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Socialist Democracy Aug - Sept 2005

 

SIX APO KILLINGS

Nigerians Should Expect More Except �

Between 1999 and now, more than 3,400 innocent Nigerians have fallen victims of extra-judicial murder and killings at the hands the police and other members of the armed forces who traditionally and constitutionally are supposed to protect them. In some cases, these extra-judicial killings have been over dispute or refusal by commercial bus Drivers and Conductors to give N20 ($0.14cent) bribe at checkpoints or roadblocks by police officers. The above figure does not even take into cognisance, many of such incidents that never got documented, the torture to death and in some instances, outright killing of Nigerians in many Police Stations across the country.

The killings of six Apo traders by officers of the police last June 8, 2005 is just but a continuation of a long existing tradition that has been entrenched by the police in their relations with members of the public. The judicial commission of Inquiry into the Apo killing headed by Justice Olasumbo Goodluck has received the report of the autopsy it ordered, conducted by a team of eminent anatomists and pathologists like Prof. Olusegun Ojo, Prof. E.J.C. Nwanna, Dr. Aminu Said and Dr. Wilson Akiwu. Their findings bring again to the fore the already publicly known fact that the six victims were cold bloodedly murdered!

According to Prof. Ojo, the autopsy confirms that Ifeanyi Ozor, Paulinus Ogbonna, Anthony Nwekeke, Augustina Arebon, Chinedu Meniru and Isaac Ekene, had all died from "high velocity missiles" and "cerebral laceration". What this means in plain parlance is that they were shot at close range - on the skull, with an AK47 rifle - except for the female victim who earned the honour of being shot in the abdomen and her death consequently caused by bleeding, as she actually survived the shooting and was ferry to the police station where she was finally executed!

Would justice finally come the way of the Apo six? Would the Judicial commission, even though headed by a justice, be able to resolve this menace once and for all? Can the police high command be trusted to bring these officers to book and resolve this once and for all, or further still, can incidence like this be merely attributed to just the question of some "bad officers" who must just be weeded out and that would be it?

We cannot but agree with Inspector General of Police (IGP) Sunday Ehindero, who stated that "once you commit a heinous crime, you are on your own, because I can never support you to kill innocent people and you expect me to cover it up". But we are not deceived. This statement by the police boss should not be taken on its face value to mean that we now have a new police force and that things would indeed change. Nothing, in actual fact, would change. Corruption would continue to be the order of the day as long as the question of the welfare and remuneration of police personnel is not properly addressed. IGP remains a part and parcel of system that has seen to it that the Police remain ragtag, both in terms of welfare of the rank and file of members of the police, the continued resistance of the Police High command to a police Union, which would have employed open and legitimate means to highlight its grievances against its employer. As long as this is denied, it would be naive to think that killings like the Apo Six would ever come to an end.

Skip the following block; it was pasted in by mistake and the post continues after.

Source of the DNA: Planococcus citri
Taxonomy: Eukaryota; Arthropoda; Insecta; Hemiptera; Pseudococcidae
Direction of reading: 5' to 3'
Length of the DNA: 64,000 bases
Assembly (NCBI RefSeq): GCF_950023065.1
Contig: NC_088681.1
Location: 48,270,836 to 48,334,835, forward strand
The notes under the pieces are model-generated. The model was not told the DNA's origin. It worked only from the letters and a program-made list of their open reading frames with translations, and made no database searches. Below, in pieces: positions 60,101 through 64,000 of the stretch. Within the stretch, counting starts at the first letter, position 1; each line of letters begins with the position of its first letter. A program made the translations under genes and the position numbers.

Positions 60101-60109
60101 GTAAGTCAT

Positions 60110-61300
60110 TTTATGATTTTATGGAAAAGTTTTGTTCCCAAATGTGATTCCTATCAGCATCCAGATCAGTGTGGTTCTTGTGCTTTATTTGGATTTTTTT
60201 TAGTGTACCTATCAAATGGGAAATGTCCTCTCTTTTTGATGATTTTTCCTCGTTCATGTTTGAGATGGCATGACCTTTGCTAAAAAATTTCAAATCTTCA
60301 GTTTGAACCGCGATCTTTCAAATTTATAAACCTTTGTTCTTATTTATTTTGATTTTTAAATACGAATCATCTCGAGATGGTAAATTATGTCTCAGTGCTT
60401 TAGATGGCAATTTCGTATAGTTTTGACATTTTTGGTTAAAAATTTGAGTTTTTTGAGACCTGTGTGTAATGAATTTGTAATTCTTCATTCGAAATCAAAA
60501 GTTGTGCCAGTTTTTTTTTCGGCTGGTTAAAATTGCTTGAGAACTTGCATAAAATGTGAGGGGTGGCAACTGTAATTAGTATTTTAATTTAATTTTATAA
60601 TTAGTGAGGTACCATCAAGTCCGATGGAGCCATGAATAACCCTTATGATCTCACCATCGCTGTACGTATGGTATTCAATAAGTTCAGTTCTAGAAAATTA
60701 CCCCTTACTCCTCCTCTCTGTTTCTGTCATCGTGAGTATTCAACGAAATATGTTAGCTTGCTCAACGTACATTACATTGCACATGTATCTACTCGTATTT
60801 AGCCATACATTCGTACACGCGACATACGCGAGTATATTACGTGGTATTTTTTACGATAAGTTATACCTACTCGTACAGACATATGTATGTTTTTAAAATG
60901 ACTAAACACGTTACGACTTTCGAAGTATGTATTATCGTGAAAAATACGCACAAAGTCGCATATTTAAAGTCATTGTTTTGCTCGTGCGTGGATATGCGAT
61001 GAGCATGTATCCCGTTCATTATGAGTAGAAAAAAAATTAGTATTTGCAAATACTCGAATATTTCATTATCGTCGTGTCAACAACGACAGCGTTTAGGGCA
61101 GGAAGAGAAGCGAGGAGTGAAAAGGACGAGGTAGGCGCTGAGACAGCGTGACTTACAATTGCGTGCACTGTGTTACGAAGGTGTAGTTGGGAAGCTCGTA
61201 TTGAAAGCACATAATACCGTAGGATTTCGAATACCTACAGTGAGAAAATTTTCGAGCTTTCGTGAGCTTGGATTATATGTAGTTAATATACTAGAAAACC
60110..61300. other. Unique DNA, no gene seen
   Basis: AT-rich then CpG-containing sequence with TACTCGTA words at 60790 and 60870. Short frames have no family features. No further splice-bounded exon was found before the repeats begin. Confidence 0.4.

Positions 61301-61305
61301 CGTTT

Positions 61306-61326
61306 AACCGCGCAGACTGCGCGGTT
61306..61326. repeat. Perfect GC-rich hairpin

It is even clear that if not for the timely interventions of other fellow traders at the Apo market who had organised themselves and protested against this unjust killing of their colleagues and succeeded in preventing the rushed burial of the victims, the truth of the matter is that nothing would have been done. The officers would most likely have earned for themselves promotion ostensibly for gunning down robbers and would most likely have even gotten congratulatory messages from the police high command or even from the police boss himself, who would have wanted to personally witness the decoration of these police officers to higher ranks while family members of the victims would be left with nothing else than to echo Fela Anikulapo�s song "...sorrow tears and blood/Dem regular trademark"

Left to them, the police would always cover their track. Or how else does one explain the escape of Superintend Abdulsalam Othman, one of the six officers being charged for the killings, from detention or even the mysterious death from poisoning of another police Constable late Anthony Idam also in detention? What are the police trying to hide from members of the public? What is the agenda of the Police High Command? Attempt a quick fix-solution, and put the blame on DPO Danjuma Ibrahim and others standing trial and that would be it? Even, if they are finally found guilty, and sentenced to death by a competent court of the land, we beg to state that without addressing the fundamental root causes and apportioning appropriate blame to the appropriate quarters, so long will extra judicial killing continue.